Updated Wednesday evening with latest count.
(CNN) - Alaska Sen. Ted Stevens’ lead over Democratic challenger Mark Begich disappeared late Wednesday, with thousands of votes yet to be counted.
Stevens began the day with a lead of more than 3,200 votes, but as the state continued its count of at least 90,000 outstanding votes -– a total that includes early votes, absentee votes and disputed ballots - the state’s Division of Elections reported that the incumbent Republican had 125,016 votes, and Begich had 125,019.
Around a third of those ballots had yet to be counted, in a process that is expected to continue into next week.
Alaska has no provision for a runoff if no candidate gets at least 50 percent of the vote; whoever gets the most votes wins.
Defeated candidates may ask for recounts.
If the difference between them ends up within 20 votes, or less than one-half of 1 percent, the state would bear the cost of the recount.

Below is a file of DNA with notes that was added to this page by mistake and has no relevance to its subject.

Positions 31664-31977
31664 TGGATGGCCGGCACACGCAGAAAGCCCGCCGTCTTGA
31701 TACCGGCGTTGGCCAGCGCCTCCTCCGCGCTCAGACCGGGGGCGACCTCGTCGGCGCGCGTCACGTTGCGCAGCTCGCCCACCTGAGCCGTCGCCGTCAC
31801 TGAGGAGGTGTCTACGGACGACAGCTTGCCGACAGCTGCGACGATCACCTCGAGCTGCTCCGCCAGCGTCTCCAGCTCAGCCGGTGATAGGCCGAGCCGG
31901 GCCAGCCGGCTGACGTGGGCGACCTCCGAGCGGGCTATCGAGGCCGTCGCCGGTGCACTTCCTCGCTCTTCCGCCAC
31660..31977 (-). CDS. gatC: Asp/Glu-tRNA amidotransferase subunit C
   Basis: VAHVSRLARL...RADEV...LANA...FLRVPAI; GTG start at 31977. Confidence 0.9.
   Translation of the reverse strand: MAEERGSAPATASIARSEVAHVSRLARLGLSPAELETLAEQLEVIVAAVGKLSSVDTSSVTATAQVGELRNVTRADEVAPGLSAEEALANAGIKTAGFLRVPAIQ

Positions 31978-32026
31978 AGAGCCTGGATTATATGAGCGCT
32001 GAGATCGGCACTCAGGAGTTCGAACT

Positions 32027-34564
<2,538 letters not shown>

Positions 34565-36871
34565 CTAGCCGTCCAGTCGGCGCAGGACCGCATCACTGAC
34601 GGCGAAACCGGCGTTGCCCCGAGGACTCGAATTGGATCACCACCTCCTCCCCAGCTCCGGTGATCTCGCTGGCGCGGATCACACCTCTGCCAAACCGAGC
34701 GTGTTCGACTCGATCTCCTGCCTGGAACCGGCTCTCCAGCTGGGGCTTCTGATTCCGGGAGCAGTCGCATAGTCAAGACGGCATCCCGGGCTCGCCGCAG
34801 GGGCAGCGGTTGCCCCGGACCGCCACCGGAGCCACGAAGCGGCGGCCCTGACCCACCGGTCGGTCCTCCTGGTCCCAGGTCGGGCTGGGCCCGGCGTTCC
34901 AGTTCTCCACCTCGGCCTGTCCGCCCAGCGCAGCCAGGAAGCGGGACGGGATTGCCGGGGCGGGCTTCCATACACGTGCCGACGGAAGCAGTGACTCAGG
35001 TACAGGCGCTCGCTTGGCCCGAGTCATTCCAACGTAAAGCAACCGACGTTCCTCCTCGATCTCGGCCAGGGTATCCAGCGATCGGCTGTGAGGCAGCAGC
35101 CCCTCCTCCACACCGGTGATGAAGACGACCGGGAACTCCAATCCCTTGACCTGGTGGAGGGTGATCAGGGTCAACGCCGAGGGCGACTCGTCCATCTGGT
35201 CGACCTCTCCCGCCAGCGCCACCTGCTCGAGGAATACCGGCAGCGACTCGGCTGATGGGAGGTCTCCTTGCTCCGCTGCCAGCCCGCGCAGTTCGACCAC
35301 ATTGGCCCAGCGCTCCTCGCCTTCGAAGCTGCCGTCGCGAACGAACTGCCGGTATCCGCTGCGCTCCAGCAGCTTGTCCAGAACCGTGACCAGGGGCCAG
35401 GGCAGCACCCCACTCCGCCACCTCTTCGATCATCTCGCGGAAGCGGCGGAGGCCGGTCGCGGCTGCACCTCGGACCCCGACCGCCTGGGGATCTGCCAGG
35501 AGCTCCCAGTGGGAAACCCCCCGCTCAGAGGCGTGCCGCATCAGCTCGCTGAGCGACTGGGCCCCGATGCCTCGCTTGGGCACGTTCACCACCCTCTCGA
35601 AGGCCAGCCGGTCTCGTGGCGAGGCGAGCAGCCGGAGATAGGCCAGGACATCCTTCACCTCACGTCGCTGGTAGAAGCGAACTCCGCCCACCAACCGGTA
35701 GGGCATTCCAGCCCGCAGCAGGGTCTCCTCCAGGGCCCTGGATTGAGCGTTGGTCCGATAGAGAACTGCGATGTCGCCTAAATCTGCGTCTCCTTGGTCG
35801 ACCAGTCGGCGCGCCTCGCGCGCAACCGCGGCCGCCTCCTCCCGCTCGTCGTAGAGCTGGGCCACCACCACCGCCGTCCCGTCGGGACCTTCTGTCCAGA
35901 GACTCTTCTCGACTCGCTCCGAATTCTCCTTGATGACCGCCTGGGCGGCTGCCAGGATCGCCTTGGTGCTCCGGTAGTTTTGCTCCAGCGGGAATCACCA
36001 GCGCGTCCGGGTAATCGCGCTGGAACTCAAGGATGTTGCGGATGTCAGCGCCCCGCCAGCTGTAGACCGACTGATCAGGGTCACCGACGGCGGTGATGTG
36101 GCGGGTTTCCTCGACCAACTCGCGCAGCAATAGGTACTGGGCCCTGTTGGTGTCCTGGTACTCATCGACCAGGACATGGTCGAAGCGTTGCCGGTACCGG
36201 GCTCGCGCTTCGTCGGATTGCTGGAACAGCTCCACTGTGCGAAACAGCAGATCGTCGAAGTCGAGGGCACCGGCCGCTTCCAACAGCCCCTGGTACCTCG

Stevens, convicted in October for filing false statements on Senate financial disclosure forms, has said he will fight the verdict.
If he emerges as the winner, he would be sworn in to his new term in early January despite the conviction. A two-thirds vote of the Senate would be required to expel him.
It's not clear when an expulsion vote might happen. The Senate Ethics Committee won't say if it has started an investigation of Stevens but has made clear it will not necessarily wait for the appeals process before acting.
Even if Stevens' conviction is overturned on appeal, the Ethics Committee could recommend, and the full Senate could vote on, his expulsion. That's because the Senate could still decide his actions were not appropriate for a senator, even if he was not found guilty in court.